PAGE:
The Problem with “LYP”

“LYP” was a screenplay I started and never finished.

It hatched from nothing on New Year’s Eve 2008 and six months later I actually got around to writing it.  For 9 working days across a two-week stretch I wrote with the goal of completing 10 pages a day.  9 working days and 81 pages later, I don’t think I was doing too poorly considering the longest thing I had written before that was 51 pages.  Although, now that I think about it, that particular abandoned script was written in less than 24 hours and begun with no real story or planning involved.  I just got home from dinner and wrote, then did a little more the next day.

My goal was the Tony Gilroy school of writing as passed to me by Bryan Edward Hill.  Write ten pages a day, every day.  Each day you start from Page 1 and revise what’s come before so when you get to a final draft it’s really tight and really polished.  Or at least that’s what I remember of it.

“LYP” was a story that needed to get out.  It came to me in a flash while I was getting ready to go out, I typed up a one-page synopsis and fired off to Hill.  I then spent almost 7 months figuring out the story, and whether I could pull the trigger on actually writing it.  It was about murder and relationships and feeling lost and time travel (sort of), and I wanted to write it.  So one day I sat down and promised myself I’d write ten pages a day until I finished.

I wrote 81 pages, stopped when I couldn’t write any more on that last day and never picked it up again.  Outside of first drafts of comics done in an unrestricted screenplay format, I haven’t written a word of a screenplay since.  It wasn’t because I couldn’t keep writing and power through to a bad first draft.  It wasn’t because I ran out of steam or got “writer’s block.”  I even sent the unfinished draft to Hill and got some great overall notes and a way to fix some things I didn’t even know were wrong about the opening.  I couldn’t get back to it for some reason, but as of today I think I know.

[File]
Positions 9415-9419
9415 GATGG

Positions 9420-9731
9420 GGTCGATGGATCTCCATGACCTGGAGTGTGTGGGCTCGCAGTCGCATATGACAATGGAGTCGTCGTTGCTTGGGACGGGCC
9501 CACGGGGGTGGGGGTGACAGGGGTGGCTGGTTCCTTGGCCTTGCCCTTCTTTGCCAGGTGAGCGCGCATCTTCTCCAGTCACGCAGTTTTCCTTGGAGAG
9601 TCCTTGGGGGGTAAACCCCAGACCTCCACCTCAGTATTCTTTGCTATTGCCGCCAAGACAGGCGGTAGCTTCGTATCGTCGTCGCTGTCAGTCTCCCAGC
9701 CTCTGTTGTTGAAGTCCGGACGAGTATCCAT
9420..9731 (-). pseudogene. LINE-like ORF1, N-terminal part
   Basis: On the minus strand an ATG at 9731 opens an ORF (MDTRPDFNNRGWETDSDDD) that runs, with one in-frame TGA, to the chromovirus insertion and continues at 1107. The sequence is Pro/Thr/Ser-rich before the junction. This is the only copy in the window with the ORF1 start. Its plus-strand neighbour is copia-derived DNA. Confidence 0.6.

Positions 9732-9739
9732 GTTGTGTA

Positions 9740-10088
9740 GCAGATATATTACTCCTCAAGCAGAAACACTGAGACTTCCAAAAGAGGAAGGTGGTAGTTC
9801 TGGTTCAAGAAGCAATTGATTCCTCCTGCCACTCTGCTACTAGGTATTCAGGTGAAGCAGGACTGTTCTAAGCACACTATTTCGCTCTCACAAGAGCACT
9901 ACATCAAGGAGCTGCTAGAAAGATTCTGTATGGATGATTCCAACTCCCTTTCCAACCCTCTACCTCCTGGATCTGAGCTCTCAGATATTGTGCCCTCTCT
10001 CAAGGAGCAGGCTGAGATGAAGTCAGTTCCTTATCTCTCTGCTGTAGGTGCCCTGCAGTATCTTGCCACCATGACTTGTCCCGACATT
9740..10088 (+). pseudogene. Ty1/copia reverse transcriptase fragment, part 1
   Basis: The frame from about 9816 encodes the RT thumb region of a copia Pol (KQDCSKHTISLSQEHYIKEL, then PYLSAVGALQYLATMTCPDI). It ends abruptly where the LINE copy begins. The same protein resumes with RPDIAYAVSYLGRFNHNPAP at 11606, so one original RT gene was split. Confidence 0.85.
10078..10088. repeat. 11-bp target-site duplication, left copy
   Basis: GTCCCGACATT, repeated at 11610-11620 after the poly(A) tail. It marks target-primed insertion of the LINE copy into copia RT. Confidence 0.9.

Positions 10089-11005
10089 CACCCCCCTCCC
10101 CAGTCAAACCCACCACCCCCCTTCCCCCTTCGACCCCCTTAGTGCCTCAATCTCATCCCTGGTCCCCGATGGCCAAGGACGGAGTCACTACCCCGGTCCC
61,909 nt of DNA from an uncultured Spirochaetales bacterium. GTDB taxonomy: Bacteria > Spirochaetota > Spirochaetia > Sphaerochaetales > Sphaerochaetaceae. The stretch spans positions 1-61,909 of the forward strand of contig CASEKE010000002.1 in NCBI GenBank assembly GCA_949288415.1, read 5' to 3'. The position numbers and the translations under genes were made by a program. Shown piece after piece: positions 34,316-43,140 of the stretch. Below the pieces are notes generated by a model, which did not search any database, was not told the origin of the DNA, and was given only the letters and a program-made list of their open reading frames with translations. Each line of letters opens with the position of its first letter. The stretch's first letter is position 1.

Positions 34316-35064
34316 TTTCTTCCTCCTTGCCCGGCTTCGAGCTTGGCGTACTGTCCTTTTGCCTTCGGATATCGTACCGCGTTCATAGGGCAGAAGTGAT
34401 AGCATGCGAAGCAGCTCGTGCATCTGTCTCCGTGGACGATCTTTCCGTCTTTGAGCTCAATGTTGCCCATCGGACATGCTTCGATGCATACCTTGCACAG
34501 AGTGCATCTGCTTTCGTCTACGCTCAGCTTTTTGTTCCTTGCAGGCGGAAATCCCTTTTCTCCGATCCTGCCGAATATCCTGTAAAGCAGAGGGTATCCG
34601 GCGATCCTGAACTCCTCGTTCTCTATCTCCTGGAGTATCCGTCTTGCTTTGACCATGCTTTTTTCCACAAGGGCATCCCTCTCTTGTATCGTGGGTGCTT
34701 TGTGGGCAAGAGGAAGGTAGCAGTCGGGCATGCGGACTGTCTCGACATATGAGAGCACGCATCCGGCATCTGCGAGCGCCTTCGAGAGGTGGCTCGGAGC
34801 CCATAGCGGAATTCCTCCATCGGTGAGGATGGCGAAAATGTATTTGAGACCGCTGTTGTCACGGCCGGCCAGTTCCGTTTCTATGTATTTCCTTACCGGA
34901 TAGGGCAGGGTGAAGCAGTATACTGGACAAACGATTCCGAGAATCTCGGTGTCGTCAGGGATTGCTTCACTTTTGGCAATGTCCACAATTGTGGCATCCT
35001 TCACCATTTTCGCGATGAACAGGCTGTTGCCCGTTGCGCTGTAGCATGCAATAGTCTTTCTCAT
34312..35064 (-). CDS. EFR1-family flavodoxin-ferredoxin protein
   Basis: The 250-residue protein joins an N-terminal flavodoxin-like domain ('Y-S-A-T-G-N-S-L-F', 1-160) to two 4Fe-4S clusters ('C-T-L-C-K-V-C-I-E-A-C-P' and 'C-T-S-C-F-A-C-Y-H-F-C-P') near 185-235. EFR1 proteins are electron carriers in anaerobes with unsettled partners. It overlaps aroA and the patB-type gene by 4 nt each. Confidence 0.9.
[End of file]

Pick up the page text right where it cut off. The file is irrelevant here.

I’ve been reading “Story” by Robert McKee before I go to bed and sometimes on the can.  It’s my third or fourth attempt, having previously been derailed by Stephen Gaghan and boredom.  This morning I read about how a character making a simple choice – to lie or tell the truth – ends up creating two very different stories, and a different character.  I let this sink in on all day, nothing I didn’t know, and then had this epiphany a few minutes ago.

Stories are supposed to build so that each successive choice (or obstacle) for a character is greater than the last.  His final choice should be the toughest thing he’s ever had to do, and a real test of who he is as a person.  The problem with “LYP” is that the choice my protagonist makes doesn’t work for who he is as a character.  I made what would be the biggest decision of his life the first real choice in the screenplay and what spins us off into Act 2.  The decision is made so lightly, and the choices he has to make later on don’t exactly escalate.  I screwed my story, and my protagonist, in one fell swoop.

I think that’s why I started not liking the story as I got into Act 2.  It wasn’t because it didn’t have the “Fun and Games” trailer moments Blake Snyder talks about in “Save the Cat,” but simply that there was a major structural (and character) flaw that I didn’t catch until 50 pages after it happened.

It feels good to know this, but I’m also not going back to “LYP” any time soon.  It’s not the right story for right now, both for my life and for my writing samples.  Question is…

What do I want to write?

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